Pensions advice for baby boomers

Retiring Baby Boomers and the Future of Pensions

Written by:
Stephen Moore
Head of Content at Drewberry™


Wealth and Pensions Planning for Baby Boomers

“There’s no question that the UK’s retiring Baby Boomers were a privileged lot,” opines Drewberry’s Neil Adams. “They were the last generation in this country to expect a ‘job for life’, to have access to generous final salary pensions until retirement and to benefit from double-digit interest rates during their working lives.

Baby Boomers should make the most of new pension freedoms and income drawdown.

“They also caught the last train when it came to annuity rates, and now have access to a wider range of pension products, such as income drawdown,” he says.

Among other things, those Britons who formed part of the post-1946 population explosion in this country today account for well over half of the UK’s estimated £2.5 trillion of property wealth.

As Adams, who also happens to be a member of this privileged cohort, explains, “we also managed to ‘make out’ from an era of de-mutualisations, privatisations, council house conversations and generous company share schemes. Not to mention a personal pension regime that was lavish compared to today’s.

“Although we don’t deserve any credit for it,” admits Adams, “Britain’s Baby Boomers are now the wealthiest generation this country has ever produced and Baby Boomer retirement could mean a wealth of opportunities as well, especially in terms of what pension income drawdown has to offer.”


Free and Clear: How Retiring Baby Boomers Can Benefit From Pension Drawdown

All this means that the biggest financial challenge still facing those Britons who were born between the years of 1946 and 1964 is to make the most of the 2015 pension freedoms.

Baby Boomers can benefit from putting their pension savings into a diversified pensions income drawdown portfolio.

Thanks to a number of timely rule changes in these freedoms and some major enhancements to the income drawdown rules, they delivered the most flexible and ‘user-friendly’ pension regime this country’s ever seen.

As Adams points out, “For younger Baby Boomers this can mean consolidating multiple pension pots into one low-cost drawdown portfolio with bags of investment choice.

Steve is a busy lawyer who got a pleasant surprise when Drewberry reviewed his retirement plans and helped consolidate his pensions into an easier-to-manage pot. Read Steve’s story here →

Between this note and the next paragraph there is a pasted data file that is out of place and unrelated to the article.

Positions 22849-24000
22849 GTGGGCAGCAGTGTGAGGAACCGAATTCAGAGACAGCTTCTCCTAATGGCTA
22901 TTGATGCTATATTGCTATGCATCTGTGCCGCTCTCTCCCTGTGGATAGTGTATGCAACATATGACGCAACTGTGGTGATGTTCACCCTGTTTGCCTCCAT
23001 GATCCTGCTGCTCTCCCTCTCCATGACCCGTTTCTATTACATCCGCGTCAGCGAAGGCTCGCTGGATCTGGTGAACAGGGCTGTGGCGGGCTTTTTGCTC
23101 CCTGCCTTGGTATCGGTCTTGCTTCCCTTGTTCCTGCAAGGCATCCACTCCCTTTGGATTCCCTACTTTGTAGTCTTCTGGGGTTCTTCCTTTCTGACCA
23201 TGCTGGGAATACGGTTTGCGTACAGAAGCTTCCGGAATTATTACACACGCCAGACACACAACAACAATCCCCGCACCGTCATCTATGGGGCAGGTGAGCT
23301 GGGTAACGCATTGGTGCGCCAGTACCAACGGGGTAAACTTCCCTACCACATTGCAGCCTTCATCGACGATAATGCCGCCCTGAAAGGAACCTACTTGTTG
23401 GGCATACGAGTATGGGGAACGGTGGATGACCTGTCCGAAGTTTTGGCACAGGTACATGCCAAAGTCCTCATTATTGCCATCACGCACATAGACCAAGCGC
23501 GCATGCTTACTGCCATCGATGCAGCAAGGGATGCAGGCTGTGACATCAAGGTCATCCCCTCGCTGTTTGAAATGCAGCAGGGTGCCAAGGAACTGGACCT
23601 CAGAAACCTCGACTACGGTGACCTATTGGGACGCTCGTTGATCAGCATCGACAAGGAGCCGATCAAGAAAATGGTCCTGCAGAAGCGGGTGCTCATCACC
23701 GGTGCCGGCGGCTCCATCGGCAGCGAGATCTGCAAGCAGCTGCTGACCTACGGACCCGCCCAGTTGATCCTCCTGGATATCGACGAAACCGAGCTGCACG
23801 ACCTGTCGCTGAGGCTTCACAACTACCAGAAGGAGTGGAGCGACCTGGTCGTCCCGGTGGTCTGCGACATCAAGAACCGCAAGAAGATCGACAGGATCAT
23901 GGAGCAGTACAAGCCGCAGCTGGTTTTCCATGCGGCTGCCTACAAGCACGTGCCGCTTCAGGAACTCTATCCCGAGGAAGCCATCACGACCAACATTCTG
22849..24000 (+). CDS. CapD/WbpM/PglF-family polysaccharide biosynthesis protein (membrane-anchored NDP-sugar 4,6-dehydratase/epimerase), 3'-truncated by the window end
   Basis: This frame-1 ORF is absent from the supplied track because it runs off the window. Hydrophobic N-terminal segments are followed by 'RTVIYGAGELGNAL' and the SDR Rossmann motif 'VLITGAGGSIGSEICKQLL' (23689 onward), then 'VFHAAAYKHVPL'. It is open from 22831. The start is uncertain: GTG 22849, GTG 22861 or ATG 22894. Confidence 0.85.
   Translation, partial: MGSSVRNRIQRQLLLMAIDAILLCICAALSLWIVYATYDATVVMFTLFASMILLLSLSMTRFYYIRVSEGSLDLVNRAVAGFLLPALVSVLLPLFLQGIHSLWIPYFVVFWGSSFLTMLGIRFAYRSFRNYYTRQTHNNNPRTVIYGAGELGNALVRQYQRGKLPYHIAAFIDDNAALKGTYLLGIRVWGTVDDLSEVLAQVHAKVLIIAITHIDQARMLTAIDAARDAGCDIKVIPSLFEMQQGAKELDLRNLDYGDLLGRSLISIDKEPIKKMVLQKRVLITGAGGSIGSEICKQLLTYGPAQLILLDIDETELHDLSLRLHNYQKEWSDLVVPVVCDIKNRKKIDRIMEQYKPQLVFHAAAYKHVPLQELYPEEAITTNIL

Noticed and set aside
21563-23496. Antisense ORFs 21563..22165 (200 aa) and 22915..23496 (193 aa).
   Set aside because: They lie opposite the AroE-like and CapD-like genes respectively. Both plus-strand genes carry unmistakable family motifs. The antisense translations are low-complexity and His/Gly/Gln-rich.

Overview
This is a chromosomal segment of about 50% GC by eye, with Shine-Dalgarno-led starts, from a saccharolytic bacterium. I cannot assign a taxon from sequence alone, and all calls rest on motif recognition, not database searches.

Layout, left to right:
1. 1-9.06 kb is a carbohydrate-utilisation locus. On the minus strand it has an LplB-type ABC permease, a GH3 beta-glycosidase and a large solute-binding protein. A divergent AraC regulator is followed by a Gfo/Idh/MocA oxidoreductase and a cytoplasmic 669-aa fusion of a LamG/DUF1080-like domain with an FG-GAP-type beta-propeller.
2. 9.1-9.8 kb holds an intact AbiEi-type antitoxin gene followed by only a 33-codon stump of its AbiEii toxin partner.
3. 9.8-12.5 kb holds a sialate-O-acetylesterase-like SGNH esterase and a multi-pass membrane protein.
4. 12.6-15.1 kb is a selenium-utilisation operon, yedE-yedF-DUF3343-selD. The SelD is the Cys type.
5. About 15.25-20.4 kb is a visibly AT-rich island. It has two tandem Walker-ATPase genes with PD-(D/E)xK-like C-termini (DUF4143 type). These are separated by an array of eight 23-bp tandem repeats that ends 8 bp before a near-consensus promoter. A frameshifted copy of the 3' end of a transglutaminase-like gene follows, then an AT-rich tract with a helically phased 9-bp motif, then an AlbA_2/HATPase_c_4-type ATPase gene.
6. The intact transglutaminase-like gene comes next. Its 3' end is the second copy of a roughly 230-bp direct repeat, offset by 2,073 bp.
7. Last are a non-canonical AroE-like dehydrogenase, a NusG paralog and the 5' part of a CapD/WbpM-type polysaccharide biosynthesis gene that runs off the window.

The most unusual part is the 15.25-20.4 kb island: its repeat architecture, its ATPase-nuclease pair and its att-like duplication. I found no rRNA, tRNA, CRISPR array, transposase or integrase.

Staying Flexible: It’s Now Easier to Inherit Pension Pots

Making the most of the flexibility offered by the newly-enhanced income drawdown regime is the next step, says Adams.

“This means designing a durable programme of withdrawals based around each client’s unique circumstances and which includes sensible safety measures such as keeping a year or more’s income in cash to limit the risk of ‘pound cost ravaging’.

Active pension planning should be a priority for Baby Boomers and income drawdown could see your pension pot last longer.

“It also means identifying when options such as impaired life annuities might come into play. All this means regular drawdown portfolio reviews and client relationships that can span decades.

“Using a Pension Drawdown Calculator has also shown clients how vital it is to plan and take action to extend the life of their pension pot.

“Having accumulated the lion’s share of this country’s wealth,” says Adams, “the other big question facing many Baby Boomers today is how best to pass on that wealth without generating a major inheritance tax problem.

“Active pension planning is a big part of the process,” says Adams, “as is taking a holistic approach that encompasses all of a client’s assets and their changing needs over the years to come,” he says.

“As the old adage goes, ‘failing to plan is planning to fail’ and that’s especially true of today’s affluent Baby Boomers. Fortunately, the new rules on inheriting pension drawdown arrangements are much simpler than previously.”

Baby boomers’ inheritance tax bills are expected to be the biggest ever due to their accumulated wealth – those concerned can use our tool to calculate their inheritance tax liability here →


Should Baby Boomers Transfer Final Salary Pensions?

It can also mean exploring whether or not today’s bumper final salary transfer values present an opportunity not to be missed.

“There are some 6.8 million Britons with deferred final salary pensions of one kind or another,” he says, “and the great majority of them were born into the Baby Boomer generation.

should baby boomers transfer defined benefit pension schemes?

“A great many in this cohort will benefit from putting all of their various pension savings into one well-diversified portfolio that can be viewed on a single screen,” continues Adams.

“This is a great first step to building a pension pot that will last throughout their retirement and possibly beyond.”

“Don’t forget that the combination of having so much salted away for their retirement and the arrival of the pension freedoms which, among other things, eliminated the previous 55% ‘death tax’ on pension assets means that today’s retiring Baby Boomers will leave far more pension wealth to their children than any previous generation,” he says.

Neil Adams, Pensions & Investments Expert at Drewberry, can offer pension drawdown advice

Overall, most baby boomers have enjoyed significant wealth accumulation over the years, particularly in the case of property and final salary pensions.

This means that financial planning is hugely important for this generation, especially as they start to retire. For help and advice, don’t hesitate to pop us a call on 02084327333.

Neil Adams
Pensions & Investments Expert at Drewberry

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